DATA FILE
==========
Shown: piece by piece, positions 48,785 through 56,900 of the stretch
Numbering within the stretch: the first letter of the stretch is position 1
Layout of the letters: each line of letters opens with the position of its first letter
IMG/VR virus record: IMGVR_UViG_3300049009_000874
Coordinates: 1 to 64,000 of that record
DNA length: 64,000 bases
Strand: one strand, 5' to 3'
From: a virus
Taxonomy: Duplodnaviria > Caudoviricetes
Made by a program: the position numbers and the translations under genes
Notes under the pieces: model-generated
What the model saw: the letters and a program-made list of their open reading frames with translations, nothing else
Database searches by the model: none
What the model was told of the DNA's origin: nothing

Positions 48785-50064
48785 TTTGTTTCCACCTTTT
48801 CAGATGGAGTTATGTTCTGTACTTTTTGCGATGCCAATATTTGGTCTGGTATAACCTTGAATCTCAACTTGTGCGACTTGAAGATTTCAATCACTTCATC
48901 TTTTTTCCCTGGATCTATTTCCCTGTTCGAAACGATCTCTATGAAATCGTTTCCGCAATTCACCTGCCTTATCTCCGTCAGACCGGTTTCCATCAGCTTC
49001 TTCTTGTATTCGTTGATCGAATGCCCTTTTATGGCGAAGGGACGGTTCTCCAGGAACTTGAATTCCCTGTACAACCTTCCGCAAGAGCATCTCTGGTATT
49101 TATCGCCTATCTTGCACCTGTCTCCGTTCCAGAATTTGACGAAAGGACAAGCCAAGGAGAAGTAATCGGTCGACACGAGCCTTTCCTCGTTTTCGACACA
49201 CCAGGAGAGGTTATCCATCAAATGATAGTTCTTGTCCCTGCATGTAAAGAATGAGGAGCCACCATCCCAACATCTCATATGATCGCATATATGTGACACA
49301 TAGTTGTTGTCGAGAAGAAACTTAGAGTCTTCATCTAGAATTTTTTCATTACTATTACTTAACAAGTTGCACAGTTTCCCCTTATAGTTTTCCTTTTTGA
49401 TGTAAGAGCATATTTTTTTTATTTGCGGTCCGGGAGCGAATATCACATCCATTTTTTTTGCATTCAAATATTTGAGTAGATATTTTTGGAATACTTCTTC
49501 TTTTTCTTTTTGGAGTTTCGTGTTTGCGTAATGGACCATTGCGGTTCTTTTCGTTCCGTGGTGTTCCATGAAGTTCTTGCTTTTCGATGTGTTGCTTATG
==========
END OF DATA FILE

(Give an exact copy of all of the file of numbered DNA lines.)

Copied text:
Shown: piece by piece, positions 48,785 through 56,900 of the stretch
Numbering within the stretch: the first letter of the stretch is position 1
Layout of the letters: each line of letters opens with the position of its first letter
IMG/VR virus record: IMGVR_UViG_3300049009_000874
Coordinates: 1 to 64,000 of that record
DNA length: 64,000 bases
Strand: one strand, 5' to 3'
From: a virus
Taxonomy: Duplodnaviria > Caudoviricetes
Made by a program: the position numbers and the translations under genes
Notes under the pieces: model-generated
What the model saw: the letters and a program-made list of their open reading frames with translations, nothing else
Database searches by the model: none
What the model was told of the DNA's origin: nothing

Positions 48785-50064
48785 TTTGTTTCCACCTTTT
48801 CAGATGGAGTTATGTTCTGTACTTTTTGCGATGCCAATATTTGGTCTGGTATAACCTTGAATCTCAACTTGTGCGACTTGAAGATTTCAATCACTTCATC
48901 TTTTTTCCCTGGATCTATTTCCCTGTTCGAAACGATCTCTATGAAATCGTTTCCGCAATTCACCTGCCTTATCTCCGTCAGACCGGTTTCCATCAGCTTC
49001 TTCTTGTATTCGTTGATCGAATGCCCTTTTATGGCGAAGGGACGGTTCTCCAGGAACTTGAATTCCCTGTACAACCTTCCGCAAGAGCATCTCTGGTATT
49101 TATCGCCTATCTTGCACCTGTCTCCGTTCCAGAATTTGACGAAAGGACAAGCCAAGGAGAAGTAATCGGTCGACACGAGCCTTTCCTCGTTTTCGACACA
49201 CCAGGAGAGGTTATCCATCAAATGATAGTTCTTGTCCCTGCATGTAAAGAATGAGGAGCCACCATCCCAACATCTCATATGATCGCATATATGTGACACA
49301 TAGTTGTTGTCGAGAAGAAACTTAGAGTCTTCATCTAGAATTTTTTCATTACTATTACTTAACAAGTTGCACAGTTTCCCCTTATAGTTTTCCTTTTTGA
49401 TGTAAGAGCATATTTTTTTTATTTGCGGTCCGGGAGCGAATATCACATCCATTTTTTTTGCATTCAAATATTTGAGTAGATATTTTTGGAATACTTCTTC
49501 TTTTTCTTTTTGGAGTTTCGTGTTTGCGTAATGGACCATTGCGGTTCTTTTCGTTCCGTGGTGTTCCATGAAGTTCTTGCTTTTCGATGTGTTGCTTATG